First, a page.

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"mit as much as I possibly can; I wink at a great

many things, from the ardent desire I have to reunite our brethren to us. I do not even examine with all “the severity which piety and the Christian religion

require, sich offences as have been committed “ against God; and I commit sin perhaps myself in too "easily remitting the sin of others. I embrace, with “ the ardor and the tenderness of an entire charity, " those who return with sentiments of penitence, those “ who confess theirsins, and atone for them with humi“ lity, and simplicity of heart. But if some think to

enter again into the church by threats, and not by prayers; and to force open the doors of it by terror, and not to gain admittance by atonement and

tears; they are to know, that the church is for ever “shut against such persons; and that the invincible

; camp of Christ Jesus, fortified by the almighty

power of God, who is the protector of it, is not to “ be forced by human insolence. The priest of the “ Lord, who follows the precepts of the gospel, may “ be killed; but he cannot be overcome. Sacerdos " Dei erangelium tenens, 8: Christi præcepta custo

diens, occidi potest, non vinci.

In my opinion this extract, which displays both the paternal mildness of a holy bishop, and the invincible courage of a martyr, may be proposed as a perfect model of the strongest and most sublime Eloquence, equal in every respect to that of Demosthenes. EXTRACTS FROM ST. JOIN CHRYSOSTOM AGAINST

OATHS. St. Chrysostom, in his homilies to the inhabitants of Antioch, often exclaims against those, who for temporal interest, obliged their brethren to swear on the altar, and by that means often occasioned their taking of false oaths.“[f] What are you do

' ing, wicked wretch, says he? You require an oath on the holy table; and you sacrifice cruelly your “ brother, on the same altar where Jesus Christ, lwho [f] Homil, xy, ad Pop. Antioch.

" sacrificed

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"sacrificed himself for you, lies. Thieves assassinate, “ but then they do it in secret; but you, in presence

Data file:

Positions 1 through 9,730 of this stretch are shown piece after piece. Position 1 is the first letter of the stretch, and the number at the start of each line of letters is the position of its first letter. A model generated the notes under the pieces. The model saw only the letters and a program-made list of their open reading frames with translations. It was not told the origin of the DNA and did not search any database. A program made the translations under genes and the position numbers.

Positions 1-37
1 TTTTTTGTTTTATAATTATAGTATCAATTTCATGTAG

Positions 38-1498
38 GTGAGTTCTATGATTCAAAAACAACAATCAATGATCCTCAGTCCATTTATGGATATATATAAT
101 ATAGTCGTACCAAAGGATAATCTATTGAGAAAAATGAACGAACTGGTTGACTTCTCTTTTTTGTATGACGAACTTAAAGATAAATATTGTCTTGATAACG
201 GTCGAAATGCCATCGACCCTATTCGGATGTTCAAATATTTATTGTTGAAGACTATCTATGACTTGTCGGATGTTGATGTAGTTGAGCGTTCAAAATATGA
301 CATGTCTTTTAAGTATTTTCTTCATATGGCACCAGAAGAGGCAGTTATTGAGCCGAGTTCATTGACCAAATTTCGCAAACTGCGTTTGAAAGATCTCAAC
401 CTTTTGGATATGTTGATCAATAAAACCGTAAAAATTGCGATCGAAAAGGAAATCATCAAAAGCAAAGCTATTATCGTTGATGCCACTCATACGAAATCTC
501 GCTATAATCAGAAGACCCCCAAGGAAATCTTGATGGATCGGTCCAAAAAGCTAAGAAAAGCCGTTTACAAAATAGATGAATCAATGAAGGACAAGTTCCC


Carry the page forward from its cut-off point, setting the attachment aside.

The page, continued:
of the church, our common parent, murder one of “ her children, in which you are more wicked than Cain; for he concealed his guilt in the desert, and

only deprived his brother of a transitory life; but

you plunge your neighbour into everlasting death, “and that in the midst of the temple, and before the “ face of the Creator ! Was then the Lord's house “ built for swearing, and not for prayer? Is the sacred “altar to occasion the committing of crimes, instead “ of expiating them? But if every other religious sen“timent is extinguished in you, revere, at least, the "holy book, with which you present your brother to

swear upon. Open the holy Gospel, on which you " are going to make him swear; and upon hearing what Christ Jesus says of swearing, tremble and “ withdraw. And what does Christ say there? It has been said by them of old time, Thou shalt not "forswear thyself.... But I say unto you, Swear " not at all. [8] How ! you make people swear

on that very book which forbids the taking of “ oaths! Impious procedure! horrid sacrilege! This " is making the legislator, who condemns murder, an accomplice in the guilt of it.

“I shed fewer tears when I hear that a person has “ been murdered on the highway, than when I see a “man go up to the altar, lay his hand on the holy " book of the Gospels, and take his oath aloud. On “this occasion it is impossible for me to keep from

changing colour, from trembling, and shivering, “ both for him who administers, and for him who “ takes the oath. Miserable wretch ! to secure to “thyself a doubtful sum of money, thou losest thy “ soul! Can the benefit, thou reapest, be put in com“petition with thine and thy brother's loss? If thou “knowest, that he from whom thou exactest an oath, is a good man, why then art thou not contented “ with his word ? But if he is not, why dost thou " force him to forswear himself?

[8] Matt, v. 33, 34

But “But here you will answer, that without this your proof would have been imperfect, and you

would not have been believed. What is that to the pur

pose? It is in fearing to require the oath that you " will appear worthy of belief, and be easy


your “mind. For, in fine, when you are got home, does

not your conscience reproach you? Don't you say

to yourself, Was I in the right to exact an oath from “him? Is he not forsworn? Am I not the cause of “his committing so dreadful a crime? On the other

side, what a consolation must it be, when, being re“ turned home, you can say to yourself, Blessed be “God, I put a restraint upon myself; I have pre“vented my brother from committing a crime, and “ possibly from taking a false oath! May all the gold,

all the riches in the universe perish, rather than that " I infringe the law, to force others to”